Travel history (e.g. Africa -> plasmodium, African trypanosomiasis)

Sexual history (syphillis)

Animal/Insect exposures (bats, cats, birds, insects)

Unpasteurized food (unpasteurized milk products)

Season of the year (seasonality of some agents)

Age (west nile)

Vaccination history (measle, mumps, VZV)

21

Mnemonic for encephalitis differential

HE'S LATIN AMERICAN

Herpesviridae

Enteroviridae (esp. polio)

Slow viruses (JC virus, prions)

Syphillis

Legionella/Lyme disease/Lymphocytic meningoencephalitis

Aspergillus

Toxoplasmosis

Intracranial pressure

Neisseria meningitidis

Arboviridae

Measles/Mumps/Mycobacterium TB/Mucor

E. coli

Rabies/Rubella

Idiopathic

Cryptoccocus/Candida

Abscess

Neoplasm/Neurocysticercosis

22

What is ADEM?

Acute desseminated encephalomyelitis

  • Immune mediated
  • usually happens post viral infection

23

What is the general pathophysiology of encephalitis?

Inflammation of the brain parenchyma. Can be necrotizing, can cause hemorrhage, can destroy neurons and cause brain damage. 

24

Clinical manifestations of encephalitis. Can infectious and non-infectious be distinguished based on the symptoms?

  • Fever
  • Headache
  • Cognitive dysfunction (speech, memory, behaviour, personality, confusion, agitation, unresponsiveness)
  • Seizures
  • +/- rash

 

Cannot distinguish infectious from non-infectious based on clinical manifestations alone. 

25

On the physical exam of a patient with encephalitis, what do the following indicate:

  • flaccid paralysis -->encephalitis?
  • tremors (eyelids, tongue, lips, extremities)
  • hydrophobia, aerophobia, pharyngeal spasm
  • vesicular rash

  • flaccid paralysis -->encephalitis--> west nile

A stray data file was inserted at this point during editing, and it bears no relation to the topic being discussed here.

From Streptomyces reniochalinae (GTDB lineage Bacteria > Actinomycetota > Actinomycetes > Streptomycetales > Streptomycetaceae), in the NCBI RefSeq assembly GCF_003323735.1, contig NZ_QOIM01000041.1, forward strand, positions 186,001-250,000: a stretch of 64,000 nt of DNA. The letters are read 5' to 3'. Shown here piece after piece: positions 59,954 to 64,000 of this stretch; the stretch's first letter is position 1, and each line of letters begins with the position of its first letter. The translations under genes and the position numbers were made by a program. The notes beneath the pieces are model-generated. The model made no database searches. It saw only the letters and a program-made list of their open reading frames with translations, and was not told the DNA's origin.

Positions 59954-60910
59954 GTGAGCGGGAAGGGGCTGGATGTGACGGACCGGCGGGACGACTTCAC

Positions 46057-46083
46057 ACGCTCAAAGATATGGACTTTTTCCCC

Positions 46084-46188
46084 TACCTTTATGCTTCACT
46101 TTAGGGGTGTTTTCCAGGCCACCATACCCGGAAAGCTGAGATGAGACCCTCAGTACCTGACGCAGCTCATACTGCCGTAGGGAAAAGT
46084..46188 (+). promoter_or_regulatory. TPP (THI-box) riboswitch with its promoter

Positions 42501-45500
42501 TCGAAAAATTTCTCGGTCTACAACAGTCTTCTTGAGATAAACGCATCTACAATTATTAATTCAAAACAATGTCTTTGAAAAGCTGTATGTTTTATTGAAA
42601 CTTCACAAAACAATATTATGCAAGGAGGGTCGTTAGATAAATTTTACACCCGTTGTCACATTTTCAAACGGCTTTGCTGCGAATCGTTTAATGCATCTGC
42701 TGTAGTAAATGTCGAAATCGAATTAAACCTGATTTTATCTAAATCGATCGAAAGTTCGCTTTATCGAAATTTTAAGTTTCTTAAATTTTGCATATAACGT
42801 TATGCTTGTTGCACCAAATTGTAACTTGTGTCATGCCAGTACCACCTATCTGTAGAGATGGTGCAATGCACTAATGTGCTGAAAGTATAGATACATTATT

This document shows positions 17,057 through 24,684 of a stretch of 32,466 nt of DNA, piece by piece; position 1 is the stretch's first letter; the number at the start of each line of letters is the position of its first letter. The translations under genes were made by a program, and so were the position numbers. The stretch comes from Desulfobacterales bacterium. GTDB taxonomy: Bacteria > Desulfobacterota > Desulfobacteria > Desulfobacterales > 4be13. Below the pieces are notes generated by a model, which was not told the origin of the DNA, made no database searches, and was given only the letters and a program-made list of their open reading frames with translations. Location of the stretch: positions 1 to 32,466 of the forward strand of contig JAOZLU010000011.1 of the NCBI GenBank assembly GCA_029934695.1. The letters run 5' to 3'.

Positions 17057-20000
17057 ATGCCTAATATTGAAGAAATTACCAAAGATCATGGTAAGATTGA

• tremors (eyelids, tongue, lips, extremities)--> west nile
  • hydrophobia, aerophobia, pharyngeal spasm-->rabies
  • vesicular rash-->VZV

26

Diagnostic approach to encephalitis

  • S/S
  • Physical exam
  • LP with CSF analysis (including PCR, culture)
  • Serology
  • MRI (temporal lobe inflammation typical of HSV)

27

Treatment of HSV encephalitis

acyclovir 

28

What is a brain abscess? How does it occur? What are predisposing factors?

A focal, encapsulated collection of suppurative fluid. Local or hematogenous spread of a pathogen.

There are usually one of more predisposing factors:

  • immunesuppresion
  • chronic cardiopulmonary conditions (e.g. congenital heart abnormalities)
  • penetrating head trauma
  • local infection (osteomyelitis, otitis media, sinusitis)
  • distant infection

29

What are the causative agents of brain abscess in an immuncompetent and immunocompromised host?

Immunocompetent: polymicrobial (Strep anginosus, Anaerobes, S. aureus)

Immunocompromised: parasite (toxoplasmosis), fungal (crytptococcus neoformans, mycobacterial (TB))

30

What are the clinical manifestations of brain abscess?

headache localized to side of abscess

fever

focal neurologic deficit (depending on location in brain)

mental status changes

seizures

nausea

nuchal rigidity (sometimes)

31

Diagnostic approach to brain abscess

  • S/S
  • Physical exam
  • CBC may have elevated WBC
  • CT/MRI
  • LP is contraindicated because of focal headache and focal neurological involvement

32

What is the treatment for a brain abscess?

  • aspiration of abscess
  • empiric antibiotics (ceftriaxone +metronidazole +/- vancomycin OR meropenem +/- vancomycin)
  • glucocorticoids if swelling (dexamethasone

33

How common are brain abscesses?

Not common! Only 0.3-1.5/100 000 people per year

34

What is an epidural abscess? How common is it?

A focal collection of suppurative fluid in the epidural space (outside the dura, between the dura and the bone).

Classified as intracranial and spinal (9x more common)

Very uncommon (2-25/100 000 hospital admissions)

 

35

What are the risk factors for epidural abscess?

  1. Epidural manipulation (catheter in obstetrics, paraspinal injections)
  2. Contiguous bony or soft tissue infections
  3. bacteremia
  4. trauma

36

What are the main pathogens involved in epidural abscesses?

S. aureus (63%)

gram negative bacilli (16%)

streptococci (9%)

37

What is the general pathophysiology of a spinal epidural abscess?

  • the abscess compresses the spinal cord, cuts off blood supply.
  • bacterial toxins mediate inflammation

38

What is the clinical presentation of an epidural abscess?

Classic triad:

  • fever
  • back pain
  • neurological deficits

39

What is the diagnostic approach to an epidural abcess?

  • S/S: the triad
  • physical exam
  • diagnostic imaging (MRI is best, then CT, then Xray)
  • Analysis of abcess fluid
  • Empric antibiotic treatment (ceftriaxone +metronidazole + vancomycin)
  • Surgical decompression and drainage